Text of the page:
“Len Cormier was a young Navy pilot who dated Monroe (then Norma Jeane Dougherty) shortly after she divorced her first husband in 1946. They had at least 2 dates: one at Tommy Dorsey’s Casino Gardens in Santa Monica, and one where he took her flying (the only civilian he ever took up in a plane, he later recalled). In his letter from training camp, he writes, ‘I’ll have to admit that I don’t leave your picture out all the time, since nobody would get any work done if it were.’ He relays his experiences with flight operations and traveling, and ends his letter with a thoughtful message to his career-oriented friend: ‘I’ve still got my fingers crossed, hoping that all the breaks in the world come to you.'”
“Comprising a partial Autograph Letter Signed (‘Aunt Ana’), c.1947, to Marilyn Monroe, on plain stationery, discussing Christian Science. Together with 9 holiday cards, including a congratulatory wedding card celebrating her marriage to James Dougherty in which she writes, ‘To my dear / girl and boy / Love / Aunt Ana.'”
“Until these letters, little was known about film star Howard Keel’s relationship with Marilyn Monroe except that they had dated a few times. Keel had originally met Norma Jeane when she was 15 years old, as he relays in his letter: ‘I had quite a liking for you deep down inside but being a ripe old 22 or so I felt I was a little old for you.’ He is thrilled that they have reconnected and has a good laugh at seeing her crowned as ‘The Artichoke Queen’ in a publicity stunt. At some point between letters, the two got together, and Keel expresses his disappointment at not being able to see more of Monroe: ‘When I come home in June we’ll have to have some fun & find out what there is between us.’ Obviously, nothing came of the relationship, but Keel has sweet words about their reunion when he writes, ‘It was wonderful to find you the same sweet person I knew before.'”
“Lower refers to Marilyn (who is now no longer called Norma Jeane, even by her family), as she writes: ‘I am glad the clothes can be used. Marilyn will probably have more later.’ Marilyn often gave her clothes to Berniece when she was finished with them. Lower closes the letter with, ‘All is well with me and with Marilyn’s career.’ Ana Lower would die 4 days after this letter was written.”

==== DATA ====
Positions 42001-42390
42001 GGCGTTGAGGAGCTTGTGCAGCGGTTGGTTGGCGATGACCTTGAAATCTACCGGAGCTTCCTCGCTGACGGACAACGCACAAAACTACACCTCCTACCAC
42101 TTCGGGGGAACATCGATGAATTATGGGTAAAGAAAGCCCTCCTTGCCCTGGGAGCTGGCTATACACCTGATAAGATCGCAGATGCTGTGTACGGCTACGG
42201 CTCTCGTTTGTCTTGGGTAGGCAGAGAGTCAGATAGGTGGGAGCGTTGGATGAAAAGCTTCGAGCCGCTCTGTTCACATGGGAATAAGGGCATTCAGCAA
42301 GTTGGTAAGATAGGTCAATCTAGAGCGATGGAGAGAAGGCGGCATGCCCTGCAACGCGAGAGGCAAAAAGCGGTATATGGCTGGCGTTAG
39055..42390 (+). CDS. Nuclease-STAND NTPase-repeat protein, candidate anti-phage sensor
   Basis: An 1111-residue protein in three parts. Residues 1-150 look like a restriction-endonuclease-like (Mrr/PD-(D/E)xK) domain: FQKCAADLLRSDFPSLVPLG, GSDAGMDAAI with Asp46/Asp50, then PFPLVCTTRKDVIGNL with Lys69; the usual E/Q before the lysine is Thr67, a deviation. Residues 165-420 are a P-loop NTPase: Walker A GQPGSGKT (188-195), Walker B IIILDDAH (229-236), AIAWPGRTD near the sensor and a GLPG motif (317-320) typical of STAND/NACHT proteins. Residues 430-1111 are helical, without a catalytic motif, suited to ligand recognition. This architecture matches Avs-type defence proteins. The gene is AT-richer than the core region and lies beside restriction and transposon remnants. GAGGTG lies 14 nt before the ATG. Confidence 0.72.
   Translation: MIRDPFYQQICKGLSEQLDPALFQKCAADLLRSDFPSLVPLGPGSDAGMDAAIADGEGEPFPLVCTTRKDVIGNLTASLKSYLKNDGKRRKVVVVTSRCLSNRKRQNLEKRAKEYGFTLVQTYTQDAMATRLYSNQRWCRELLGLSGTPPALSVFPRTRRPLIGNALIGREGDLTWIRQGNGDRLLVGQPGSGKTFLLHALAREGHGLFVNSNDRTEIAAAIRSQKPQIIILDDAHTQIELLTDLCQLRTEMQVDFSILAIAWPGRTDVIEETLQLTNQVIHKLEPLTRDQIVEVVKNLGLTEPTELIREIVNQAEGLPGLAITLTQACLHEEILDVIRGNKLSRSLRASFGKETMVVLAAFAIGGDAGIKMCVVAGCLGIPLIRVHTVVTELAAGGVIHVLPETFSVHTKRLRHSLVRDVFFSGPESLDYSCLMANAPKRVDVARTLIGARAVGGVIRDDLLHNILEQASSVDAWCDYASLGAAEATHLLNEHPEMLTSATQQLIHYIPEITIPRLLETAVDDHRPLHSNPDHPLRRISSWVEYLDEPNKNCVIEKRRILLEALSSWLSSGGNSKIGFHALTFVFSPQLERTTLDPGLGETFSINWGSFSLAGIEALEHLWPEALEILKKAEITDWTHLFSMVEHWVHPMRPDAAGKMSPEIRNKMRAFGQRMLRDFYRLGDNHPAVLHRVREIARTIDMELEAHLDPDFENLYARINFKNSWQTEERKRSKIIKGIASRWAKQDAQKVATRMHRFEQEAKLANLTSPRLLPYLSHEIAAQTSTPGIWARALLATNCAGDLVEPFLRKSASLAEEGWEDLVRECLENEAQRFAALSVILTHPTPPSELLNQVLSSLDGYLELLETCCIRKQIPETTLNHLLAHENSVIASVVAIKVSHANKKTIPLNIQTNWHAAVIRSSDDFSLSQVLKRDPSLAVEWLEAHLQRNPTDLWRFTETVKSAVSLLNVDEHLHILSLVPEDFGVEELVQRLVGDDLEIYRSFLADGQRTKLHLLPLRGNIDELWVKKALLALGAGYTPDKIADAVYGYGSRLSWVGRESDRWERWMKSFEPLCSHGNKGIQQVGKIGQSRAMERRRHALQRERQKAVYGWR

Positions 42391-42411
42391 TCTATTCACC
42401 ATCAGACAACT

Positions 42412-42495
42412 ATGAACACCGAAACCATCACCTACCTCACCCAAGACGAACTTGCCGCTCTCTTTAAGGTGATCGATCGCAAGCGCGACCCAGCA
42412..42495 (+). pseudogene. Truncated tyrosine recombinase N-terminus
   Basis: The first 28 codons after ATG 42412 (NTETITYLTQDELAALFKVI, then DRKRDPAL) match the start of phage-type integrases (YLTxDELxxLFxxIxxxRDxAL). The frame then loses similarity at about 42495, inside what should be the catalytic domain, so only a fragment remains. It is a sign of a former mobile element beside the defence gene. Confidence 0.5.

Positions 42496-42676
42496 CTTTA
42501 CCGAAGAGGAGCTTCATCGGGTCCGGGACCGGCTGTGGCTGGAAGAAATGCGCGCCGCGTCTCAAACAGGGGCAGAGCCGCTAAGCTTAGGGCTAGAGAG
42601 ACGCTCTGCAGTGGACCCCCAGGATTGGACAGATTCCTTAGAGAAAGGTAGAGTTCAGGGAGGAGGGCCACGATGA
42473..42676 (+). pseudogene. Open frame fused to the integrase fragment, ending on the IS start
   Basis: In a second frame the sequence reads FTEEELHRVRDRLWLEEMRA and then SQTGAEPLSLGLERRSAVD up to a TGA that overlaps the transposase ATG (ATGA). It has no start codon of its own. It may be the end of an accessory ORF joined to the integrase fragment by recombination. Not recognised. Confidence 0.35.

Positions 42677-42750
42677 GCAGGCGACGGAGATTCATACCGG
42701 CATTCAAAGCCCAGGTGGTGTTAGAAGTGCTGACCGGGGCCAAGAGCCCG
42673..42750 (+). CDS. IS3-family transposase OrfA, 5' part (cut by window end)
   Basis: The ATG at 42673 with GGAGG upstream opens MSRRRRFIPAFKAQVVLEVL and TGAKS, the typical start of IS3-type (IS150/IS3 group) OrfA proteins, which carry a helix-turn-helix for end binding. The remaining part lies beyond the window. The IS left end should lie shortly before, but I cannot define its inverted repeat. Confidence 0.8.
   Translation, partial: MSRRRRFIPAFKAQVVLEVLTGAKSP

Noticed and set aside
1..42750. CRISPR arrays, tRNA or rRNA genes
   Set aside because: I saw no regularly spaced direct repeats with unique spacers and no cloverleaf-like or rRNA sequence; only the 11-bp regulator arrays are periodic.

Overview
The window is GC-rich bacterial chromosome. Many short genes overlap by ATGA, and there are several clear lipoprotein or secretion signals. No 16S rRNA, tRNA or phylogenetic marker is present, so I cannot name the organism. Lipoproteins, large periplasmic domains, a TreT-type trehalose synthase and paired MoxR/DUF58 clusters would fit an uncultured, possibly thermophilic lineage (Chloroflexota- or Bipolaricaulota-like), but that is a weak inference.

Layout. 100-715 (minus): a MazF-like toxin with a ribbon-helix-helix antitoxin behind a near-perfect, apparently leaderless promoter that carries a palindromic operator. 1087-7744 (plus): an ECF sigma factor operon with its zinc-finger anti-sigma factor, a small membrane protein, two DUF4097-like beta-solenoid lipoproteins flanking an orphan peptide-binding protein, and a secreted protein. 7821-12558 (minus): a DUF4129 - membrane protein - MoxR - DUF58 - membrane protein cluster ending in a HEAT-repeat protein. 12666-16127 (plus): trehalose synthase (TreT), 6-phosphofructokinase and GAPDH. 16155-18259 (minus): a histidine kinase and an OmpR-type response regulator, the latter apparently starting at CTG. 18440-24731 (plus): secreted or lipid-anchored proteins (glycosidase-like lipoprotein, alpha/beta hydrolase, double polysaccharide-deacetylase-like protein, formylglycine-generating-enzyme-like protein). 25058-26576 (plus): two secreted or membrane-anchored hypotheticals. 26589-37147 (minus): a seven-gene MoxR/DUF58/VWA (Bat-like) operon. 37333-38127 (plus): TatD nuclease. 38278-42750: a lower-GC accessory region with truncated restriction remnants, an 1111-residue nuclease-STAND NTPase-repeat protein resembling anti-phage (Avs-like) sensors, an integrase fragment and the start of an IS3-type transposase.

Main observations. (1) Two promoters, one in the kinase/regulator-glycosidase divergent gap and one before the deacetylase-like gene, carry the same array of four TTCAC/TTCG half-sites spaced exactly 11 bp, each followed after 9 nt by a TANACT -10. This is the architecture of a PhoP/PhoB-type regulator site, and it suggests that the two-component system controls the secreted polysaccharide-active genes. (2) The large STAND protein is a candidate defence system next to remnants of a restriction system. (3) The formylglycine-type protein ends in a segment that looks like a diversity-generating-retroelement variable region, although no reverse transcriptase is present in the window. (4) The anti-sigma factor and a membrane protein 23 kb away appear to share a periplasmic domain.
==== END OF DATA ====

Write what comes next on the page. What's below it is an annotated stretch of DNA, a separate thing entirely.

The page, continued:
“At the time of his letters to Marilyn, she had just signed a 6-month contract with Columbia Pictures, a major breakthrough in her career, which Schenck addresses: ‘I hope you will get your chance at Col and make good.’ Several months later, he writes, ‘Am very pleased to know you have a good part in a picture. Stick to your work and you will make good. Make your career your first consideration.’ Schenck either had a sense of humor or spelling problems, as he incorrectly spells Monroe’s name twice, writing both ‘Maryline’ and ‘Marrylene’ in his salutations!”
“Kazan and Arthur Miller called Monroe ‘Miss Bauer’ based on a prank they played on Columbia boss Harry Cohn in which Monroe posed as a secretary by that name. Two of the Kazan telegrams allude to this pseudonym, with one signed ‘Bauer’ and the other signed simply ‘B.’ Though Monroe had affection for Kazan, she fell hard for Miller and the Kazan relationship fizzled out. From his messages, however, it appears that they were close: ‘Darling Just sit tight where you are and I’ll call for you about nine thirty.'”
“Ross was a writer for Parade magazine whose brother, photographer Ben Ross, had photographed Monroe several times. Sid Ross fell head over heels in love with Monroe, who appears not to have returned his affection (or many of his letters, since his enclosed self-addressed stamped envelope for her convenience is still attached to his letter)! His letters are lyrical, poetic, and beautifully written, and he is clearly besotted: ‘The sheer joy of watching you–as you talk & sometimes crinkle up your brow … the sometimes pain in your voice and glance and gestures … the intensity that stirs not only you, but others.’ In April of 1952, Ross received a ‘Dear John’ letter from Monroe that he declared was ‘a blow. A terrific blow. It made me feel that the end of the world had come for me.’ He is clearly heartbroken and devastated. Interestingly, Ross closes one of his letters, ‘You may never be a “great” actress possibly but you’ll always be a so very beautiful girl…,’ a statement which may have been the very reason Monroe broke things off with Sid Ross.”
“Grace Goddard is clearly at the end of her rope, having spent the last 20 years trying to take care of Baker, and her exhaustion is palpable: ‘I have always loved her and her child, but I have a very bad heart condition brought on by a stroke caused by Gladys in Feb 1950. I have tried too many years to help her and I can no longer have her in my home.'”
UPDATE: Marilyn’s letter from Gladys sold for $2,750; and two letters from Ana (1942-46) sold for $2,500.